Thursday, January 27, 2022
HomeOpinion & AnalysisCould the Kronos hack have been prevented?

Could the Kronos hack have been prevented?

What is Kronos?

Ultimate Kronos Group (UKG), or simply “Kronos,” is one of the United States’ largest human resources companies. They provide services for some of the largest companies in the nation including Tesla, Puma and MGM. They also serve the public sector, counting the city of Cleveland, New York’s Metropolitan Transportation Authority (MTA) and hospitals across the country as clients.

How did the Kronos hack happen?

On Saturday, December 11th, Kronos administrators noticed suspicious activity taking place on the company’s network. 

On Monday, December 13th, Kronos publicly reported that it had found itself on the receiving end of a major hack, specifying that it was a ransomware attack. The company explained that it had shut down a number of its services, warning their clients that it may take “several weeks” before normal operations are able to resume. 

Affecting Kronos Private Cloud, which employers across the country depend on for shift tracking and scheduling, the shutdown is causing abrupt and continued disruption with regard to employee paychecks and time logging.

According to a statement made by a Kronos spokesperson to CNN Business, “UKG recently became aware of a ransomware incident that has disrupted the Kronos Private Cloud, which houses solutions used by a limited number of our customers. We took immediate action to investigate and mitigate the issue, have alerted our affected customers and informed the authorities, and are working with leading cybersecurity experts.”

While the announcement of the ransomware attack coincides with the discovery of the devastating Log4shell vulnerability, Kronos has thus far maintained that the flaw in Apache’s product was not leveraged to carry out the attack, although research is continuing.

Kronos had, however, warned clients to be vigilant with regard to Log4shell and reported that the company had applied the recommended patches and mitigation strategies as soon as they were made available.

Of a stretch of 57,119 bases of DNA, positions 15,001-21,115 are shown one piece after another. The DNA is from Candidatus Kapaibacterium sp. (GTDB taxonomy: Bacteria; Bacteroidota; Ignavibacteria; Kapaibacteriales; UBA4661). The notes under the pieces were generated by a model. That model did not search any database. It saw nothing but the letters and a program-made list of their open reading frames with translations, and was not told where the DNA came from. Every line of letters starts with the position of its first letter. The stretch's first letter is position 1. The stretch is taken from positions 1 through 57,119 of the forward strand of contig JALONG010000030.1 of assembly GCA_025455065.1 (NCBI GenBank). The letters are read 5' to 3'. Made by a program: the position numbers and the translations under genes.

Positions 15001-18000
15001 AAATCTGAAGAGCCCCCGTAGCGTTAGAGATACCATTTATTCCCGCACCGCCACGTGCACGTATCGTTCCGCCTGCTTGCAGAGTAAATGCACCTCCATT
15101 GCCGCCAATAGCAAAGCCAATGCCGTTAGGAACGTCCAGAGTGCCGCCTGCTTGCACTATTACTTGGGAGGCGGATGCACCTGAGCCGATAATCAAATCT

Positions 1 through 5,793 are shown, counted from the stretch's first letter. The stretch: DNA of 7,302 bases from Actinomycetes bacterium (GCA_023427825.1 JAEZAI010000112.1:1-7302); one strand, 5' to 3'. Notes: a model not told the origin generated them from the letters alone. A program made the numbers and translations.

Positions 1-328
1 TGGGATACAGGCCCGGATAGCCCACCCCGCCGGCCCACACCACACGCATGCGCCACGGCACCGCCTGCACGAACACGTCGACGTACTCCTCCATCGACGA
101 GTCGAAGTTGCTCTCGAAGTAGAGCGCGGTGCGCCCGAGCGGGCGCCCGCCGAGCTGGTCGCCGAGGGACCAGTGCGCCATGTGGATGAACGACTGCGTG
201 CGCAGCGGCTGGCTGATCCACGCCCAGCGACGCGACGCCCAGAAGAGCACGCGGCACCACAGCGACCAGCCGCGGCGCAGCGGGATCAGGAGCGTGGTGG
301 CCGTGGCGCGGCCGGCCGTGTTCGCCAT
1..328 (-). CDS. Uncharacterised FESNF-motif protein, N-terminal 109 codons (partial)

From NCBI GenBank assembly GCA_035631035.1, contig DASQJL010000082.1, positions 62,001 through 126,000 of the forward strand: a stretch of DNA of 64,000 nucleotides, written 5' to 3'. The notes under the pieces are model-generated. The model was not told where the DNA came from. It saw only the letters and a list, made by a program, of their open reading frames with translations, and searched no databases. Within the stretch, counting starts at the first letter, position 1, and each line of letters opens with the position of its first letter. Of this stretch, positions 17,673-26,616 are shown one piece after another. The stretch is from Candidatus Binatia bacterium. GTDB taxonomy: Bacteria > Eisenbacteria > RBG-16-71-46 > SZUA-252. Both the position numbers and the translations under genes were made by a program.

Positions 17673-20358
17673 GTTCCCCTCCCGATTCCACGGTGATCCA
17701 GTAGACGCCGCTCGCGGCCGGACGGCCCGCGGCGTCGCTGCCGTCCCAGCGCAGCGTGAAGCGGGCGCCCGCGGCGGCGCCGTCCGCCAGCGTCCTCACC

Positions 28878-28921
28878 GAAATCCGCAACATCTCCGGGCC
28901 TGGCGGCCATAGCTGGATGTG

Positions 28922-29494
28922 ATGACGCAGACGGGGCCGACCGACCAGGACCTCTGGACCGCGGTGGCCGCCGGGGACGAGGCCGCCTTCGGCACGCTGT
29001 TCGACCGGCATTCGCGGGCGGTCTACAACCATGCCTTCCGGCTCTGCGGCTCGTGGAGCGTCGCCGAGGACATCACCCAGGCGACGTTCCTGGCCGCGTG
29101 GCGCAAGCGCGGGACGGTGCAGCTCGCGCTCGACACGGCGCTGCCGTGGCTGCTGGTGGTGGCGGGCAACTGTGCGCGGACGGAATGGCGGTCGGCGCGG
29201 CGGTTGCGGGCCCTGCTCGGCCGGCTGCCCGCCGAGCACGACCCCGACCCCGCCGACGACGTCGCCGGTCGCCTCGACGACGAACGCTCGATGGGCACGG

Who is affected by the Kronos hack?

While there is never a good time for a human resources company to be unable to provide service, the timing of the Kronos hack has proven to be especially inconvenient given its proximity to the holidays. 

The attack has resulted in Kronos recommending that clients strategize contingency plans in order to continue to track employee time and ensure employee payment. Some companies are resorting to physical checks and pen and paper time tracking to keep moving in the absence of proper human resources administration. Many businesses are floundering, warning their employees that there will be a delay in payment.

While businesses struggle to keep on track independently, workers are being left temporarily in the cold as holiday spending and bills add up with an end date to the chaos currently out of sight. 

Headlines in every state highlight the effect that the hack of Kronos will be having on workers in all sectors all over the country, including hospitals and healthcare facilities as medical staff already remains overworked due to the recent escalation of COVID-19 cases.

What is Kronos doing about the hack?

In a statement, UKG executive vice president Bob Hughes said “we are working with leading cyber security experts to assess and resolve the situation, and have notified the authorities. The investigation remains ongoing, as we work to determine the nature and scope of the incident.”